Not long ago, we asked our customers and our employees to tell us how we could do things better, and we've heard from thousands of you. We are reading and listening to every single suggestion, and in the upcoming weeks, we will be announcing some changes that are a direct result of your feedback.
-- United Continental Acting CEO Brett Hart

United has announced (and begun implementing) a number of changes to improve the customer experience during 2015. Some observers had wondered if the pace of change would slow with CEO Munoz out on medical leave.

In fact, the opposite seems to be the case. United executives weren't ready to provide details on any new initiatives being prepared, but they made it clear that the airline will roll out significant improvements to the customer experience in the very near future.

Hedging loss headwind will dissipate in 2016

... [B]ased on the October 15 forward curve, we expect to incur approximately $275 million in [Q4] hedge losses while participating in approximately 81% of any future price declines. For 2016, we have about 17% of our expected fuel consumption hedged. This hedge is currently in a loss position of approximately $43 million...
-- United Continental Acting CFO Gerry Laderman

Airlines have all gotten a big boost from falling fuel prices this year, but the extent of those gains has depended on each airline's hedging policies. United Continental has captured nearly $3 billion in fuel savings through the end of September.

Still, it has reported more than $600 million of hedging losses year to date and is on pace for a $275 million hedging loss in Q4. By contrast, United's 2016 hedges are close to the current market price, so its hedging losses should be relatively small. Even if the average oil price in 2016 is in line with 2015, United could save more than $800 million year over year on fuel.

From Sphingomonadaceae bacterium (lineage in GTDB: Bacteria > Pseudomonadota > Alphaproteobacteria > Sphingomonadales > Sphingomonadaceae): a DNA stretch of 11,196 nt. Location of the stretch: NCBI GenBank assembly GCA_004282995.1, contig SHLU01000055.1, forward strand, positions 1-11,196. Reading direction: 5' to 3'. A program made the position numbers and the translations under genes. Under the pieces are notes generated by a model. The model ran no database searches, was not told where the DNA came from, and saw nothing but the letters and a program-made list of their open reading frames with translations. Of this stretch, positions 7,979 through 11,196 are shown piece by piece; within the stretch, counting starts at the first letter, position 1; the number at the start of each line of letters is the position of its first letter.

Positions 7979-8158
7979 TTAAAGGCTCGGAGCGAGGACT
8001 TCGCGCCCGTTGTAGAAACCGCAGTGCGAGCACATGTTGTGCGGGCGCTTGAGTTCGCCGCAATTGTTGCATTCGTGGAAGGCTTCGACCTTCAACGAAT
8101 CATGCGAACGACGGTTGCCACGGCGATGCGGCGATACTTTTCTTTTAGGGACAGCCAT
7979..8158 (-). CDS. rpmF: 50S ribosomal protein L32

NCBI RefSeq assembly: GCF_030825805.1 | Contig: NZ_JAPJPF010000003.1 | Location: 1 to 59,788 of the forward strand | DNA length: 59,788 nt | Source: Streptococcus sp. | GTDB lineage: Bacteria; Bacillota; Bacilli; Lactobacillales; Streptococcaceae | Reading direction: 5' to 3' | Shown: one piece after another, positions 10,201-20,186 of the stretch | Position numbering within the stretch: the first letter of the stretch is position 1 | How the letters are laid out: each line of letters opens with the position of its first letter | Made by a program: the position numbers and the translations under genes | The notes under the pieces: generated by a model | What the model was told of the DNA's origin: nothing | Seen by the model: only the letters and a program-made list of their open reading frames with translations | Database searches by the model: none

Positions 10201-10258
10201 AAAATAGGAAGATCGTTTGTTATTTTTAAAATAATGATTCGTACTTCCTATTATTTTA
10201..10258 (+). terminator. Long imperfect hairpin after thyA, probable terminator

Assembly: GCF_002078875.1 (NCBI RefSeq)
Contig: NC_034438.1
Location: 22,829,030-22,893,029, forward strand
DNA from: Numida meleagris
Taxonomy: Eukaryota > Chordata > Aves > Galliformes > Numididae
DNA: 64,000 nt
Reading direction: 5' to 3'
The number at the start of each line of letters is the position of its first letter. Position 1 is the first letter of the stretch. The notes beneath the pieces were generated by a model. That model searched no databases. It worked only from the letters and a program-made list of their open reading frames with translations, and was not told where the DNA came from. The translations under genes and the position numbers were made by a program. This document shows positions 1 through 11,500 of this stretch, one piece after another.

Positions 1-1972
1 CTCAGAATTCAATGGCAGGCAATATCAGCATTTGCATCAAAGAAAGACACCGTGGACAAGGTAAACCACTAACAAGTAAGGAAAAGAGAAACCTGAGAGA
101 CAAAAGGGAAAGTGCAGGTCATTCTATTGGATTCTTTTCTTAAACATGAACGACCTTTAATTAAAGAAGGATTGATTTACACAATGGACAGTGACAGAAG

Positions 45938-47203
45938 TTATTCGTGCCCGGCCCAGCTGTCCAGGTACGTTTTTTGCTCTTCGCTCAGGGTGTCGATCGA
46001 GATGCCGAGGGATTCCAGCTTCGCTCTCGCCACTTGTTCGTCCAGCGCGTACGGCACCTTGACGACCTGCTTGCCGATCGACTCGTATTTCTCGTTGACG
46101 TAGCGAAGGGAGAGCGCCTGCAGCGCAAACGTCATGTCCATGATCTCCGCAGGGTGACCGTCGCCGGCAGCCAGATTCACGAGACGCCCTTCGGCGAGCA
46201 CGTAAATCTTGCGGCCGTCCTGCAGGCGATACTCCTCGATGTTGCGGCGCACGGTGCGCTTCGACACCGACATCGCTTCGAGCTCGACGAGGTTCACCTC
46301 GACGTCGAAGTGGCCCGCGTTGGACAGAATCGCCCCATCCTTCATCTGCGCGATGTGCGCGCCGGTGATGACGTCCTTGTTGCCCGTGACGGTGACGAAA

Significant benefit from new credit card terms

We expect the multiyear extension will generate an incremental $200 million of revenue in the second half of the year and approximately $400 million of incremental revenue for 2016.
-- Jim Compton

Another tailwind for United heading into 2016 is its new co-branded credit card agreement. Many airlines have been taking advantage of their desirability as rewards partners to negotiate better terms from their credit card partners. Last month, United announced that it had extended its agreement with Visa and JPMorgan Chase while improving the terms.

United had previously announced that it would get a revenue benefit of about $200 million from this agreement in the second half of 2015. The annualized improvement is $400 million. That means United will get an incremental $200 million windfall next year, cushioning the blow from the airline industry's weak unit revenue environment.

Adam Levine-Weinberg owns shares of United Continental Holdings. The Motley Fool owns shares of and recommends Visa. Try any of our Foolish newsletter services free for 30 days. We Fools may not all hold the same opinions, but we all believe that considering a diverse range of insights makes us better investors. The Motley Fool has a disclosure policy.